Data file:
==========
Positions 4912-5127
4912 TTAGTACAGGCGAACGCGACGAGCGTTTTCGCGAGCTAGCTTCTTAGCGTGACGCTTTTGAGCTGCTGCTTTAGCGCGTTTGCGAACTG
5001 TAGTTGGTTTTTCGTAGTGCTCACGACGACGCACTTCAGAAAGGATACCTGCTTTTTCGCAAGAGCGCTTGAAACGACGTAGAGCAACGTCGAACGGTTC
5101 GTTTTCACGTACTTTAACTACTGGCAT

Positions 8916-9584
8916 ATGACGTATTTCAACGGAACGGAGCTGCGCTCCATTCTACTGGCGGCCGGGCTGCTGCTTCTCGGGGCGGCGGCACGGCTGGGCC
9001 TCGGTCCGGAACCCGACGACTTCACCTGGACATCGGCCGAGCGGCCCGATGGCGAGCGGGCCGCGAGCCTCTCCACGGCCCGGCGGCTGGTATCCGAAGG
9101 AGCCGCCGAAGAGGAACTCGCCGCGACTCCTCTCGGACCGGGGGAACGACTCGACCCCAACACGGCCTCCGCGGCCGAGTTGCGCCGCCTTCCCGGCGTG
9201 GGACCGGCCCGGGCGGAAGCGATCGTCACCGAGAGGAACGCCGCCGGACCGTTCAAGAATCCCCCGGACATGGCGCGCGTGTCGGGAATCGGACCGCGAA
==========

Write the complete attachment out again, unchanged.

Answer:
Positions 4912-5127
4912 TTAGTACAGGCGAACGCGACGAGCGTTTTCGCGAGCTAGCTTCTTAGCGTGACGCTTTTGAGCTGCTGCTTTAGCGCGTTTGCGAACTG
5001 TAGTTGGTTTTTCGTAGTGCTCACGACGACGCACTTCAGAAAGGATACCTGCTTTTTCGCAAGAGCGCTTGAAACGACGTAGAGCAACGTCGAACGGTTC
5101 GTTTTCACGTACTTTAACTACTGGCAT

Positions 8916-9584
8916 ATGACGTATTTCAACGGAACGGAGCTGCGCTCCATTCTACTGGCGGCCGGGCTGCTGCTTCTCGGGGCGGCGGCACGGCTGGGCC
9001 TCGGTCCGGAACCCGACGACTTCACCTGGACATCGGCCGAGCGGCCCGATGGCGAGCGGGCCGCGAGCCTCTCCACGGCCCGGCGGCTGGTATCCGAAGG
9101 AGCCGCCGAAGAGGAACTCGCCGCGACTCCTCTCGGACCGGGGGAACGACTCGACCCCAACACGGCCTCCGCGGCCGAGTTGCGCCGCCTTCCCGGCGTG
9201 GGACCGGCCCGGGCGGAAGCGATCGTCACCGAGAGGAACGCCGCCGGACCGTTCAAGAATCCCCCGGACATGGCGCGCGTGTCGGGAATCGGACCGCGAA